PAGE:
Every agency owner knows that they need to devote more time and attention to their business but they're so busy helping clients with THEIR business, it's tough to carve out the time to take care of your own.  Any time I chat with an agency owner, they admit they struggle with the same issue --  how to make time to work on the business. Agency owners need strategic planning tips in order to make time to work on their businesses. Every agency owner knows the way to more profits, more success and ultimately, more satisfaction is to invest the time to not only serve your clients but to work ON your business.  To think strategically about how to improve what's already working, fix what's not and plan for the next zig or zag you need to make. But, as I meet with agency owners from all over North America -- I find that most of them really struggle with this.  Are you wondering how to make time to work on your business? Here are five strategic planning tips that will get you focused on YOUR business and not everyone else’s. Re-think your relationship with email: Email is like crack cocaine for most agency owners.  Between their laptops, tablets and smart phones, they are checking email several times an hour, feeling this burning sense of urgency to answer within seconds of receiving the latest.  If you want to find time to work on the business, you'll need to tame your email addiction. Here's the reality.  If a client or staff members needs you, they will probably send an email first.  But if they don't get a quick reply -- what do you think they'll do next?  Right [...]

Managing in a renewing economy (part two)

Agency management can be a challenge as the economy teeters back and forth between recovery and residual crud.  Things feel like they're getting better and according to all the agencies we're talking to -- they are.  But it's not all blue skies yet. I'm not trying to go all Eyeore on you...but let's stay careful. We've developed 25 helpful agency management steps you should consider as you move your agency through these turbulent waters.  Last week, we posted the first 13 steps and here are the final 12. Demonstrate to clients and suppliers that you are thorough, organized and committed to best business practices. Know where the agency's "breakeven" point is, and make sure you include the full salary and benefits of the owners. You'd best know where the worst case and best case scenarios are hidden. Continue to be aggressive and persistent in your Accounts Receivable. Call on all overdue invoices and let AEs help on collections that are coming up on 60 days old. If you have extra space created by a shrinking staff over the past year or so, think about renting the extra space out to a business partner, like your web coder or PR group. Tighten policies that were too casual, and don't get too liberal with your budgets for supplies or services. Keep costs under control. Economic hardship taught you to institute tight financial control over costs. Don't let up. If you are still going to pursue getting mark- ups on outside purchases, make sure they are spelled out in advance. If stated "up front" it rarely is a problem. Check your banking relationship. If you borrowed during these past tough times, go to the bank and review your performance, [...]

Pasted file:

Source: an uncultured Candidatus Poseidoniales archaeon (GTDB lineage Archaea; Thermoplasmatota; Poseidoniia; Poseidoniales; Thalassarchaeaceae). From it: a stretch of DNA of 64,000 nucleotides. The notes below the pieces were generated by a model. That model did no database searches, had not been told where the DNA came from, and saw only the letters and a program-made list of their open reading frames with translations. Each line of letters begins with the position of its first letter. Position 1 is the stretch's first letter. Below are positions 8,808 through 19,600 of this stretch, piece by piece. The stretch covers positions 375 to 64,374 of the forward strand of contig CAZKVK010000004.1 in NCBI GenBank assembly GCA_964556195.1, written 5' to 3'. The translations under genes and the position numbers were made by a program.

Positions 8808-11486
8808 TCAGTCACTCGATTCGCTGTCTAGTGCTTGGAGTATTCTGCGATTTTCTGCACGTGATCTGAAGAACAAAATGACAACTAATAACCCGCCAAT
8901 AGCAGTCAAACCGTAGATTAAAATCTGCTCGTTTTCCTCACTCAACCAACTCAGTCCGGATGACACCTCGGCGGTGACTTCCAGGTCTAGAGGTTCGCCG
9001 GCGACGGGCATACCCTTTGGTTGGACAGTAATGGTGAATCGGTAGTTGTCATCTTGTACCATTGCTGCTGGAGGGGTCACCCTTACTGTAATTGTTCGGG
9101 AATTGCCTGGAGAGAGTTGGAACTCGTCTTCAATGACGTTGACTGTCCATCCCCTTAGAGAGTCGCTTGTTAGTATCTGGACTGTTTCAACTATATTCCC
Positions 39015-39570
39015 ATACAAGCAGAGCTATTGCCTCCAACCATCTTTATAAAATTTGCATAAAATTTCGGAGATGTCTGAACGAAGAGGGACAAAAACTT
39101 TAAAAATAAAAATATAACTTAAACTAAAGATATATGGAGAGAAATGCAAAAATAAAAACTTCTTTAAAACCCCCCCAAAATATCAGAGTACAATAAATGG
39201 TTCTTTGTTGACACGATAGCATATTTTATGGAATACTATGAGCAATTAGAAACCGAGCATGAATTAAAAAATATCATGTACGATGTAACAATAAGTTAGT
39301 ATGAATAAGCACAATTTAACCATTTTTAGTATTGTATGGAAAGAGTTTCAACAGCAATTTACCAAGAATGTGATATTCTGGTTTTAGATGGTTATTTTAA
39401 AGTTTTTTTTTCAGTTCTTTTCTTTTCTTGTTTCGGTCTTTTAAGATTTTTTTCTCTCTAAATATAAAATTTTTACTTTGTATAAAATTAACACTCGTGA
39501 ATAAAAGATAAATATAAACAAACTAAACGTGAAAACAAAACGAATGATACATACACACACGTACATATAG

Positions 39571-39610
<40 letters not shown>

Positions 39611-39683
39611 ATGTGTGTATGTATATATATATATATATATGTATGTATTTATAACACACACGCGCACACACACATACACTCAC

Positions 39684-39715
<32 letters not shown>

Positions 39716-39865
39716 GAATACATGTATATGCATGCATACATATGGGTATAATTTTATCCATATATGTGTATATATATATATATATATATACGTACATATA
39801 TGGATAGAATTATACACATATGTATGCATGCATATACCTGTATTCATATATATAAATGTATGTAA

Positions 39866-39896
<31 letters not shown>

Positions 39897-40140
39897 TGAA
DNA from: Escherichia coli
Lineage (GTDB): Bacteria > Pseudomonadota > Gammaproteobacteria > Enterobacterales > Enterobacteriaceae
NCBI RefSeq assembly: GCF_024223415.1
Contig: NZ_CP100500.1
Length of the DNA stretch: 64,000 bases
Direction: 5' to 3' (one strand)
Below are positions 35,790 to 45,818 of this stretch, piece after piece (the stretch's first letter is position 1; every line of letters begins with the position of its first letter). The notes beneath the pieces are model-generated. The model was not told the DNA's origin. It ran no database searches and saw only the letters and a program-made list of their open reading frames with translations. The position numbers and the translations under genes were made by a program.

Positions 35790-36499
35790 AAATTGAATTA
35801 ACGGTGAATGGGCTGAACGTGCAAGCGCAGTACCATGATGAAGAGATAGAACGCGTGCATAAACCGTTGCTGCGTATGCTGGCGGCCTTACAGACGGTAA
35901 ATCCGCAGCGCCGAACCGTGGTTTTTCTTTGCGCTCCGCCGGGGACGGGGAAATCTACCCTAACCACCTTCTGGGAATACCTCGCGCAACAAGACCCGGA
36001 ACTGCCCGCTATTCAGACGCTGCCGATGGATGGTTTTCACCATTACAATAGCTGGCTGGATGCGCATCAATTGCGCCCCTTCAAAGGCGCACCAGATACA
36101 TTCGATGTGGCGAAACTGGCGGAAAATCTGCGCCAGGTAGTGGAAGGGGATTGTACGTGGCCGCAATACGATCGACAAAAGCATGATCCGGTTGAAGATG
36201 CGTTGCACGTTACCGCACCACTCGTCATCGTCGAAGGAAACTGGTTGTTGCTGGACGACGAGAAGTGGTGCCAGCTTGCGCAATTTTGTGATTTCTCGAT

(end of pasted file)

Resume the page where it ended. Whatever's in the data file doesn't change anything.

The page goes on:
Digital only agencies aren’t making the grade